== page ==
Scottish Friendly With Profits
RWP Research Findings, Overview and Comments
Scottish Friendly is a traditional mutual society; making it unusual in today’s With-Profits market-place where the majority of With Profits funds are now run by shareholder owned insurers.
The Scottish Mutual With Profits position is strong compared to most of the rest of the market. They are traditionally seen as one of the better companies in this sector. As a mutual society they retain some, if not most, of the traditional hallmarks of the with-profits concept.
A mutual society is one where its members effectively own the business.
Their current with-profits includes the rights and funds of previous mutual which they have now subsumed, for example Pioneer Friendly and Scottish Legal Life.
They generally have (comparatively) good With Profits performance, but this can vary depending on the type of policy and when it was taken out.
They also run both conventional and unitised With Profits policies; this distinction can be important as it can affect the guarantees and future prospects for policyholders to consider.
We assess Scottish Friendly as a company easy to deal with, providing a reasonable level of transparency. However in reviewing policies for With Profits investors we see a wide mix of past performance, depending on when a policy was taken out and what type of policy it is. Some past performance is poor; some is good. Some policies have compelling reasons to hold onto them, some are clearly risky with limited reward and offer policyholders limited value. On balance we feel many Scottish Friendly policies represent the better end of the market; avoiding some of the difficulties other providers have experienced.
However this should not breed complacency as with any company, your position will be dependent on a range of factors - you may be holding something solid or something flaky; we recommend if you hold a With Profits policy it should be fully reviewed on its own merits to judge how it is has performed and its future prospects.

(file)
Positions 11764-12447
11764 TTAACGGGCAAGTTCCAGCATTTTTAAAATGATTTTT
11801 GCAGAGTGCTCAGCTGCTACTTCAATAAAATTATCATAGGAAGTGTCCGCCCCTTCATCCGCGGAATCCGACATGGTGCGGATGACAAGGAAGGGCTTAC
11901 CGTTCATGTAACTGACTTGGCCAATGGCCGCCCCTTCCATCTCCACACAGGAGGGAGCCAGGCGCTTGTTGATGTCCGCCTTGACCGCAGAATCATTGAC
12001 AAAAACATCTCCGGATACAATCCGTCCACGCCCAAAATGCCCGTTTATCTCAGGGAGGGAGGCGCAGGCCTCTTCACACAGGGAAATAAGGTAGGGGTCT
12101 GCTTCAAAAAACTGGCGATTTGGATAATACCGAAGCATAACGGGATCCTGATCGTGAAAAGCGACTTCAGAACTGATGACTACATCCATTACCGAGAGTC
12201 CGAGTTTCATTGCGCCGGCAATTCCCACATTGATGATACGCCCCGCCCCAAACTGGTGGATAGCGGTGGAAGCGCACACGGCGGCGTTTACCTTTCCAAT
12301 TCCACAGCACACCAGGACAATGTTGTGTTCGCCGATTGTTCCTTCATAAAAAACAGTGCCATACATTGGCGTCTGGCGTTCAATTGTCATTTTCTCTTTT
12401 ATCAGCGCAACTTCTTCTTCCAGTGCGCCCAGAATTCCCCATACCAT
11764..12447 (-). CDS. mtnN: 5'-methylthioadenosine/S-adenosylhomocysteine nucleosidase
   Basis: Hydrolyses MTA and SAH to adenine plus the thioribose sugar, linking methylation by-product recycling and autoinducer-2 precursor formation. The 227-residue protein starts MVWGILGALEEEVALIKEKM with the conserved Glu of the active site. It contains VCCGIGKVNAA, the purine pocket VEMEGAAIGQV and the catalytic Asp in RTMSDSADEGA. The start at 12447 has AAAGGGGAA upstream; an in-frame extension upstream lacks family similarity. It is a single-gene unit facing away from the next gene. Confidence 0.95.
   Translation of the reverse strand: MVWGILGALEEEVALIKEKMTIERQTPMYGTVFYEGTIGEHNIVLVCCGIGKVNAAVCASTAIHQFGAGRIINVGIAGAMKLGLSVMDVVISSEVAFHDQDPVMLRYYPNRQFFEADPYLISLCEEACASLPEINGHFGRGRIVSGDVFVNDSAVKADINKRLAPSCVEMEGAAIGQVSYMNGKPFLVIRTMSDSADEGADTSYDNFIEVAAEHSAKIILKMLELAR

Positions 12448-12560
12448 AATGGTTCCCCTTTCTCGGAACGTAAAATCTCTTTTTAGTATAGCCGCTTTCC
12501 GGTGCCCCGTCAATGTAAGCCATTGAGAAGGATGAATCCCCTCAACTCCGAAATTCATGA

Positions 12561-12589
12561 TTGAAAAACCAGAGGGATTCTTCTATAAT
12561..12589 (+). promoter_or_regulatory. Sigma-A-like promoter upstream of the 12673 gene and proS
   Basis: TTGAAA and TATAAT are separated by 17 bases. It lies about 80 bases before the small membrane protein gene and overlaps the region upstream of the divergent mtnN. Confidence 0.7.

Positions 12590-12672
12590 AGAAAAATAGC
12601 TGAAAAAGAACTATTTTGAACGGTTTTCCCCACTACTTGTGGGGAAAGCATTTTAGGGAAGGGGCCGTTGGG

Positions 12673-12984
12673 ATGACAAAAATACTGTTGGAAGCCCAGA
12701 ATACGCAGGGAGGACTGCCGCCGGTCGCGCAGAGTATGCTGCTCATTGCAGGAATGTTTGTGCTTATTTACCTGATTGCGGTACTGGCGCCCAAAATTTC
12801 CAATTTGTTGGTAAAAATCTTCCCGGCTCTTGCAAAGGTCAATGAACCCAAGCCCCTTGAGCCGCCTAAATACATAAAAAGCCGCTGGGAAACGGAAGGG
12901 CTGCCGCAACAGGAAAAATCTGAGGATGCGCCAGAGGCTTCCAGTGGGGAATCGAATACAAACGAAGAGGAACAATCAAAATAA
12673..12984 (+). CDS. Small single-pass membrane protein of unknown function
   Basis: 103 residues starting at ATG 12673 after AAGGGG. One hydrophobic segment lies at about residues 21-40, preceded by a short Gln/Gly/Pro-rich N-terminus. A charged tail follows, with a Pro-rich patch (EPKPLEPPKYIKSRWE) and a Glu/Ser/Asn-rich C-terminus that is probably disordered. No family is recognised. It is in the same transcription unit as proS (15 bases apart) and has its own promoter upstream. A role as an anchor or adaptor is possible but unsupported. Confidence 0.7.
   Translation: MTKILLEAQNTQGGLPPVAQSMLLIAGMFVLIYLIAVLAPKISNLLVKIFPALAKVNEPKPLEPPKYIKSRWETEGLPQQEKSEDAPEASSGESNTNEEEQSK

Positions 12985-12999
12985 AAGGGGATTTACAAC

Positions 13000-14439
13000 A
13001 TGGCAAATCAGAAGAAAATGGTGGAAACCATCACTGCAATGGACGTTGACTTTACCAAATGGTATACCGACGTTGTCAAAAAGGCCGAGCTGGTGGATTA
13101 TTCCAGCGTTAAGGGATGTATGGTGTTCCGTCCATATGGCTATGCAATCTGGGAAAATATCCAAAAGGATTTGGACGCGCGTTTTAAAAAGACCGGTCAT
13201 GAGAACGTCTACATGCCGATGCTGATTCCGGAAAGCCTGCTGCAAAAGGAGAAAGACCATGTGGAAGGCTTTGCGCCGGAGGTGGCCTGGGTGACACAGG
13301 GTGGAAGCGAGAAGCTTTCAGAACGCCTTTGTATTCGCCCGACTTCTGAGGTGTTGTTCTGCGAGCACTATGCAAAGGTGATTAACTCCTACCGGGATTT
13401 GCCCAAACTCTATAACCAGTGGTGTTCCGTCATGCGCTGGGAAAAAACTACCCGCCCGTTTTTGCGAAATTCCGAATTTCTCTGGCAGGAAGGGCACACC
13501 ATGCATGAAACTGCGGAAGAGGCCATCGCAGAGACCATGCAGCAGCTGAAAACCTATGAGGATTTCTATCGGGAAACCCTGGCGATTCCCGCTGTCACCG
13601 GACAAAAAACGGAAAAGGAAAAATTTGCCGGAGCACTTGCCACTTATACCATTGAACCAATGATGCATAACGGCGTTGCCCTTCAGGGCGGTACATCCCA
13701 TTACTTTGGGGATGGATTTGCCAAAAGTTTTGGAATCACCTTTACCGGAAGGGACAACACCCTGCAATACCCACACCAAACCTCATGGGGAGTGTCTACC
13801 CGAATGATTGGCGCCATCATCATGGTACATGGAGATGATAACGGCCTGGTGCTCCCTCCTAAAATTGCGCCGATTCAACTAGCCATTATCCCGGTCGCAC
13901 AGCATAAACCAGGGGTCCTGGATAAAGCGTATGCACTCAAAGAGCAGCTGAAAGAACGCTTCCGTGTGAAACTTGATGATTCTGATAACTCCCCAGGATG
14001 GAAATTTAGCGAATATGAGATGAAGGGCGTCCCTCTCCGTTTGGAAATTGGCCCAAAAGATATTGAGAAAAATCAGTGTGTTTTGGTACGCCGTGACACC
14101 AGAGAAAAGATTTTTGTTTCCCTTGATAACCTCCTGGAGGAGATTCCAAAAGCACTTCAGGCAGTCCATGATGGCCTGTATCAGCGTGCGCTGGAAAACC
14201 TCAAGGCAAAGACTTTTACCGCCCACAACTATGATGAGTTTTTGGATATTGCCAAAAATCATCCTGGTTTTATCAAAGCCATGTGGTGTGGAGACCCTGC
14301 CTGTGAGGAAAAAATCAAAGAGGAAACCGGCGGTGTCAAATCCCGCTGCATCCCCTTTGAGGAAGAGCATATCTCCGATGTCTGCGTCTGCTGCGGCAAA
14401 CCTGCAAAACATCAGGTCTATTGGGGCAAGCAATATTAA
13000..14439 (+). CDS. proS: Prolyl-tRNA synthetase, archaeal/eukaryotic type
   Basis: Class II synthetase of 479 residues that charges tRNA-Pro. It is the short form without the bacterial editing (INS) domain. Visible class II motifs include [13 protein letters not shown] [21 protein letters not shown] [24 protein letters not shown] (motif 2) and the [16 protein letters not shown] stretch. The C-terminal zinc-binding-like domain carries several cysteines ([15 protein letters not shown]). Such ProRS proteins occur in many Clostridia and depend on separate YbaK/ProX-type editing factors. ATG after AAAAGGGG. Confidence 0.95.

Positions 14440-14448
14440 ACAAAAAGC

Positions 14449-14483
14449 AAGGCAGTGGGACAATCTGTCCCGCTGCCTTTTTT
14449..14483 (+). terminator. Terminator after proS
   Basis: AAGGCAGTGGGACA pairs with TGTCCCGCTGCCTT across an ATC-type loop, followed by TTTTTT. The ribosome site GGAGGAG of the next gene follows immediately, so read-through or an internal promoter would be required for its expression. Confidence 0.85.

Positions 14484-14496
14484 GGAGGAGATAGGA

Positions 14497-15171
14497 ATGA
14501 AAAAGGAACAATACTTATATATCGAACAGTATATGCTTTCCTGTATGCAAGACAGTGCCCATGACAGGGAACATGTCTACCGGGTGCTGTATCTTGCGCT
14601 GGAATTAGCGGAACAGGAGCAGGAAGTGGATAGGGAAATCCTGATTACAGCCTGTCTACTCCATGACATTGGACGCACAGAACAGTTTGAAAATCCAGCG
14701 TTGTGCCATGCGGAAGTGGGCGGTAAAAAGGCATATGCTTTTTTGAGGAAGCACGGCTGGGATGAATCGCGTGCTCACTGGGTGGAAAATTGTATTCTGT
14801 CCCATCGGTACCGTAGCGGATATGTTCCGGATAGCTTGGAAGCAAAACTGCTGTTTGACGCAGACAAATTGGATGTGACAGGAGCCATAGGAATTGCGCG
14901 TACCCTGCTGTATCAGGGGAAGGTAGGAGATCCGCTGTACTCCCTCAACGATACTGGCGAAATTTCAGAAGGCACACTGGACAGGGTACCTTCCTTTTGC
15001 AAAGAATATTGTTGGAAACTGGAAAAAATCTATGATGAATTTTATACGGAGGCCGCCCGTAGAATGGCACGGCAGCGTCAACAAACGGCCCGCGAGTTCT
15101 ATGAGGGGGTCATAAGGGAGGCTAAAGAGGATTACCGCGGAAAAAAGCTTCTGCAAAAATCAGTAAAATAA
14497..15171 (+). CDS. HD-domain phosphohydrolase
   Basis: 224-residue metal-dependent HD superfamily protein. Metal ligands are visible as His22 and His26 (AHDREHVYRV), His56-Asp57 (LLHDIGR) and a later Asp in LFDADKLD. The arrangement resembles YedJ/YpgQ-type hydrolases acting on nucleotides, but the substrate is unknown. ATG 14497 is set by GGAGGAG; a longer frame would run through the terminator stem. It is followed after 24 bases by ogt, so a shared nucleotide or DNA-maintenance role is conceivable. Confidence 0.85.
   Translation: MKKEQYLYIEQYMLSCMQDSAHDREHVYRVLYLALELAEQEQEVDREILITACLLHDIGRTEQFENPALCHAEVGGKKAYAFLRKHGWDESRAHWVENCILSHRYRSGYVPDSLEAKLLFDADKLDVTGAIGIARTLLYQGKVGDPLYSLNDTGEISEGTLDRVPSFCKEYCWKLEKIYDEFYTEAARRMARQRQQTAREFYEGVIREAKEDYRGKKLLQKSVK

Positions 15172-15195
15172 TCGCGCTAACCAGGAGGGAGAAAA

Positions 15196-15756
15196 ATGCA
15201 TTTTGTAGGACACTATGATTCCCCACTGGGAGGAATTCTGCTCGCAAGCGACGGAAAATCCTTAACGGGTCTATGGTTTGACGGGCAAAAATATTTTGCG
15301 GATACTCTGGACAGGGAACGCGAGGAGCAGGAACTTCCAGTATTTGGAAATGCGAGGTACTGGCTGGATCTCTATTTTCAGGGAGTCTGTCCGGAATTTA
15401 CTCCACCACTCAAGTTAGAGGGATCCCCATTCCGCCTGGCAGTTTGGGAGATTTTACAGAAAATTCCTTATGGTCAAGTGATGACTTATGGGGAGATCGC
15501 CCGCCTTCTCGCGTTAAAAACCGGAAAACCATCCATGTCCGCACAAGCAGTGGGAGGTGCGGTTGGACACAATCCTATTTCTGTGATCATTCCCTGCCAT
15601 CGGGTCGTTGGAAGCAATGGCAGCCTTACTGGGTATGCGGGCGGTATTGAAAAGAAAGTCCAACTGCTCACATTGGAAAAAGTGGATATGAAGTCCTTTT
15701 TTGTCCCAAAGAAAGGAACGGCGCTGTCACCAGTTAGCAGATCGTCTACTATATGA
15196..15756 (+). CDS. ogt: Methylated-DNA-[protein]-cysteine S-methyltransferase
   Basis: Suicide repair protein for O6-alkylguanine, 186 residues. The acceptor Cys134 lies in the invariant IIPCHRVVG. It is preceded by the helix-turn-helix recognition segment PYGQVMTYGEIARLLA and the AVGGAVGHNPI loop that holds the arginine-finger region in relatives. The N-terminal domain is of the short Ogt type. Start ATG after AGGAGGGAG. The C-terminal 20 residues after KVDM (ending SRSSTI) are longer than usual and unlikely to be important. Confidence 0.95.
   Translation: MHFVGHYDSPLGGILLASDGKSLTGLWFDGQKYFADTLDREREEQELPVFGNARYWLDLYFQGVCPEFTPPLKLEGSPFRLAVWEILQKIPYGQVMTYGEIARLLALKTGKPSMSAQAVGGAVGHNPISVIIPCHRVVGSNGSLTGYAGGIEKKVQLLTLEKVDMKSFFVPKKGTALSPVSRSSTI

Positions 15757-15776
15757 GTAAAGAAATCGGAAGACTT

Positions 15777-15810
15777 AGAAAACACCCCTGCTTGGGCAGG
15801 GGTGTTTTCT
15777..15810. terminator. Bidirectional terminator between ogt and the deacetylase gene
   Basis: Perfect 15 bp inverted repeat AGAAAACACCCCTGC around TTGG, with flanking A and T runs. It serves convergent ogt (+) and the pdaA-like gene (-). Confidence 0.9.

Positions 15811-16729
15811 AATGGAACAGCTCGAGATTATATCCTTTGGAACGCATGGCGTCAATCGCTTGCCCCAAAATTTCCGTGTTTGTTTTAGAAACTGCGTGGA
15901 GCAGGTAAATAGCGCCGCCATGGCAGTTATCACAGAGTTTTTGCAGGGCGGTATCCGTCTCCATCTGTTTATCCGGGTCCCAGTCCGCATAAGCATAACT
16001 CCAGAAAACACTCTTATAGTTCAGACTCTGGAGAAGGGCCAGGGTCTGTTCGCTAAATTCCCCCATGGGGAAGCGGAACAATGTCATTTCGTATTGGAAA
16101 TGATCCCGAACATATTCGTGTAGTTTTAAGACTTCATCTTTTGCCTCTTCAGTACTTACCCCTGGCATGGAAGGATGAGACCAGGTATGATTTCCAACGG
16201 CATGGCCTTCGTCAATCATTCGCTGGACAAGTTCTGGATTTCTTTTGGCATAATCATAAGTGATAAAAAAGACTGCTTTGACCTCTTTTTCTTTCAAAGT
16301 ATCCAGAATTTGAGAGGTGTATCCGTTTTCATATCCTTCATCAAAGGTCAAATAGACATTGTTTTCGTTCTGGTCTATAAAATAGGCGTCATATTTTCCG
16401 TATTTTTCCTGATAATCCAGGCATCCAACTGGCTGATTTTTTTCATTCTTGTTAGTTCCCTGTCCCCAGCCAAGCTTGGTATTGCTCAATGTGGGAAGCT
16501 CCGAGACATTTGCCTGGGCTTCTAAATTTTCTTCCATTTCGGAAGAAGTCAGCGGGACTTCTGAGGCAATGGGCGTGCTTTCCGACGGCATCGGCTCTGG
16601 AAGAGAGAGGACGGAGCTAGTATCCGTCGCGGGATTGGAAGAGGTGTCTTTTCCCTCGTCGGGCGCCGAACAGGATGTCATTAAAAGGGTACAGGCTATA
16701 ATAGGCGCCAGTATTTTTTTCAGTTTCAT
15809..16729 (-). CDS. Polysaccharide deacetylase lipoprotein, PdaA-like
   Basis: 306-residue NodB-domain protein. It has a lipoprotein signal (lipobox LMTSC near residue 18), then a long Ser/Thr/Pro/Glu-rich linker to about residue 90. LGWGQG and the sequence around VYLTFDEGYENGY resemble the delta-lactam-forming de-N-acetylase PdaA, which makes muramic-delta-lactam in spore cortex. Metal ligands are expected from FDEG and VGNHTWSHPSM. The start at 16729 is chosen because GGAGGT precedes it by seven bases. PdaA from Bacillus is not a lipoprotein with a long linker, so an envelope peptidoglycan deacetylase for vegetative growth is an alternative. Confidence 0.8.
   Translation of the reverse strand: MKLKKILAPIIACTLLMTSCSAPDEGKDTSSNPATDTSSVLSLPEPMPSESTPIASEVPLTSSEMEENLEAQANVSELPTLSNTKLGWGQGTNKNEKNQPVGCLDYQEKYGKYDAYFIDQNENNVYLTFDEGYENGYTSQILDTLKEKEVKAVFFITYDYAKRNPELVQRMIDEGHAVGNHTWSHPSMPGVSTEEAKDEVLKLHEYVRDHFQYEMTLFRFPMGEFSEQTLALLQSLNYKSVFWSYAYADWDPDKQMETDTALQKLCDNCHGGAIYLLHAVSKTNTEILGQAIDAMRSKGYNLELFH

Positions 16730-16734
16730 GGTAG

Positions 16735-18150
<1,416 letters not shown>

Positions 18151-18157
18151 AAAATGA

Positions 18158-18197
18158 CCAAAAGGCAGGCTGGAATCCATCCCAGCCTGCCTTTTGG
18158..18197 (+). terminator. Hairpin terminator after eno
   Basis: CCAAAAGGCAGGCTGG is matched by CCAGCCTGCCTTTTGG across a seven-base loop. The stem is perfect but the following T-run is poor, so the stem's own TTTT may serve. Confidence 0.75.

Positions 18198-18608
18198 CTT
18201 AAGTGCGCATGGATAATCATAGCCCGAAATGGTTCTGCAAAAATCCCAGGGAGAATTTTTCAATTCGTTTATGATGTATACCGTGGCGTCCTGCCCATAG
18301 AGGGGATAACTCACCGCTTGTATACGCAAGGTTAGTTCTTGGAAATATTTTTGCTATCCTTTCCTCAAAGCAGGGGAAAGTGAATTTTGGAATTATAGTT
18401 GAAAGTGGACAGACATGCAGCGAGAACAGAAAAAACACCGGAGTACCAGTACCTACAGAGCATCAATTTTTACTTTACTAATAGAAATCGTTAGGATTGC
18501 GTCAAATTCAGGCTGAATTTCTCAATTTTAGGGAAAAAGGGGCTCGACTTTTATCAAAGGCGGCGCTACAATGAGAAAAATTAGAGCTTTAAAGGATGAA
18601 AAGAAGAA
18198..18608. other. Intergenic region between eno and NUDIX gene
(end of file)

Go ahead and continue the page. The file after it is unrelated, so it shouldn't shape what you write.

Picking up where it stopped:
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Company ownership position
Scottish Friendly Assurance Society Limited (SFAS) is the largest mutual life office in Scotland.
As a mutual, they don’t have shareholders, so all profits are used to benefit their customers.
Scottish Friendly looks after assets worth more than £1 Billion (as at 31/12/14) and has over 415,000 members. Their basic structure is as a mutual society, but underneath this banner they have two subsidiary companies:
Scottish Friendly Asset Management Limited markets OEIC, ISA and Junior ISA products.
Scottish Friendly Insurance Services Limited offers back office support services for financial services organisations.
Scottish Friendly were established in 1862 as the City of Glasgow Friendly Society. In 1992, following the transfer of business from a Scottish-based mutual, they adopted the name Scottish Friendly Assurance. On 1 June 2015 they took over the business of Marine and General Mutual. The takeover doubled Scottish Friendly’s assets to over £2 billion.
Scottish Friendly With Profits Funds
There is one With Profit fund in keeping with their mutual status; this fund sits behind a variety of different product types e.g. bonds, pensions or annuities and the terms applying – and therefore the return – are dependent on the product terms and which product a policyholder has. The actual management, performance and other features of the fund and the various product types can be found by using the links below or please contact us and we can help you get all the individual information on your policy.
For the latest with-profits bonus information please click here.
For information on how Scottish Friendly approach the management of their with-profits, including their current asset allocation mix and customer friendly documents on each product type please click here.
Please remember that any of our summary findings or conclusions are general; an appraisal of the general position for that company. There will be situations where an individual policyholder with a company that is ‘good’’ may want to look at surrendering or transferring their policy (for example to secure a guarantee or because it does not suit their risk position), likewise there will be situations where policyholders with a ‘poor’ company want to stick with what they have (for example because the penalty of exiting will be too great). Nothing can replace getting a report based on your unique circumstances; it is only this unique, personalised report which will provide the information that will instruct you on your circumstances regardless of the company and our general comments.